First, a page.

Rivastigmine and donepezil treatment in moderate to moderately-severe Alzheimer's disease over a 2-year period

Curr Med Res Opin. 2005 Aug;21(8):1317-27. doi: 10.1185/030079905X56565.


Objectives: Randomised controlled trials that directly compare cholinesterase inhibitors for the treatment of Alzheimer's disease have been characterised by significant methodological limitations. As a consequence, they have failed to establish whether there are differences between agents in this class. To help address this question, a double-blind, randomised, controlled, multicentre trial was designed to evaluate the efficacy and tolerability of cholinesterase inhibitor treatment in patients with moderate to moderately-severe Alzheimer's disease over a 2-year period.

Methods: Patients were randomly assigned to rivastigmine 3-12 mg/day or donepezil 5-10 mg/day. Efficacy measures comprised assessments of cognition, activities of daily living, global functioning and behavioural symptoms. Safety and tolerability assessments included adverse events and measurement of vital signs.

Results: In total, 994 patients received cholinesterase inhibitor treatment (rivastigmine, n = 495; donepezil, n = 499), and 57.9% of patients completed the study. The most frequent reason for premature discontinuation in both treatment groups was adverse events, primarily gastrointestinal. Adverse events were more frequent in the rivastigmine group during the titration phase, but similar in the maintenance phase. Serious adverse events were reported by 31.7% of rivastigmine- and 32.5% of donepezil-treated patients, respectively. Rivastigmine and donepezil had similar effects on measures of cognition and behaviour, but rivastigmine showed a statistically significant advantage on measures of activities of daily living and global functioning in the ITT-LOCF population. However, this was not maintained in the non-ITT-LOCF populations. In secondary subgroup analyses, AD patients who had genotypes that encoded for full expression of the butyrylcholinesterase enzyme (BuChE wt/wt; n = 226/340), who were < 75 years of age (n = 362/994) or who had symptoms suggestive of concomitant Lewy body disease (n = 49/994) showed significantly greater benefits from rivastigmine treatment.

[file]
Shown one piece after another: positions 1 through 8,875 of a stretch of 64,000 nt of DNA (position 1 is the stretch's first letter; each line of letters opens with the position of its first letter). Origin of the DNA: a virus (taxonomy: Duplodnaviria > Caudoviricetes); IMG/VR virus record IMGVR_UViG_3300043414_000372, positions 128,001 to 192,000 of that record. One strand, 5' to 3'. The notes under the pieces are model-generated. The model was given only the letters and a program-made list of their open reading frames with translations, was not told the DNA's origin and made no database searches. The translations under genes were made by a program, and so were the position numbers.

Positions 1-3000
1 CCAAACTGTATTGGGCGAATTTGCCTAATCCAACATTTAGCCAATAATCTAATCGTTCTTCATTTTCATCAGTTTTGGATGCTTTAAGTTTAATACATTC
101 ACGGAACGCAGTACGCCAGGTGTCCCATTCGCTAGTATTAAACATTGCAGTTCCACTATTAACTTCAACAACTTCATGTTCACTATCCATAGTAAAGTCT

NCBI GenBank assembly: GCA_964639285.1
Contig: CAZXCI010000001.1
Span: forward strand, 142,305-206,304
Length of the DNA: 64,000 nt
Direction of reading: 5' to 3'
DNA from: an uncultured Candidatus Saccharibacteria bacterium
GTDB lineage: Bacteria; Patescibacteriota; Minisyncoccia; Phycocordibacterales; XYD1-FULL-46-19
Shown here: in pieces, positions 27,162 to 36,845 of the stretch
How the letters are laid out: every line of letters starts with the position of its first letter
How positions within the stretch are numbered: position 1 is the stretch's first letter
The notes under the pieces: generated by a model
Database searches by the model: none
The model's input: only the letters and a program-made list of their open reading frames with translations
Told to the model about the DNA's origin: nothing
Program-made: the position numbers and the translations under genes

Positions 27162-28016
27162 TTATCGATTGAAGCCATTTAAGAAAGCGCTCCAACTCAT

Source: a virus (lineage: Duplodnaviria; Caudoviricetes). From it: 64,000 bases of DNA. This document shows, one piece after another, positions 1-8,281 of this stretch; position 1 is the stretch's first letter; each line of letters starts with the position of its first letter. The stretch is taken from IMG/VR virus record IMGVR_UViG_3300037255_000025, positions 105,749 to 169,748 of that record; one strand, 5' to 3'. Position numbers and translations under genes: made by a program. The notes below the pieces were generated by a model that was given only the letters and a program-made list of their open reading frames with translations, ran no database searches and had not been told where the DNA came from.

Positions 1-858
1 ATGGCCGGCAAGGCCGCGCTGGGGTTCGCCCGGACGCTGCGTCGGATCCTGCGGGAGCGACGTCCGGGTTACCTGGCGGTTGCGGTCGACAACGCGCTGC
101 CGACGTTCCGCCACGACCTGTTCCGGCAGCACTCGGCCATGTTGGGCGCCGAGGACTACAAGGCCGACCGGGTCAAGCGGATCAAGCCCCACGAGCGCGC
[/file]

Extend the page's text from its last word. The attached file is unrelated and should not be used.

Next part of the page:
Conclusions: Cholinesterase inhibitor treatment may offer continued therapeutic benefit for up to 2 years in patients with moderate AD. Although both drugs performed similarly on cognition and behaviour, rivastigmine may provide greater benefit in activities of daily living and global functioning.

Publication types

  • Multicenter Study
  • Randomized Controlled Trial
  • Research Support, Non-U.S. Gov't

MeSH terms

  • Aged
  • Aged, 80 and over
  • Alzheimer Disease / drug therapy*
  • Cholinesterase Inhibitors / pharmacology
  • Cholinesterase Inhibitors / therapeutic use*
  • Donepezil
  • Double-Blind Method
  • Female
  • Humans
  • Indans / pharmacology
  • Indans / therapeutic use*
  • Male
  • Middle Aged
  • Phenylcarbamates / pharmacology
  • Phenylcarbamates / therapeutic use*
  • Piperidines / pharmacology
  • Piperidines / therapeutic use*
  • Rivastigmine
  • Time Factors
  • Treatment Outcome


  • Cholinesterase Inhibitors
  • Indans
  • Phenylcarbamates
  • Piperidines
  • Donepezil
  • Rivastigmine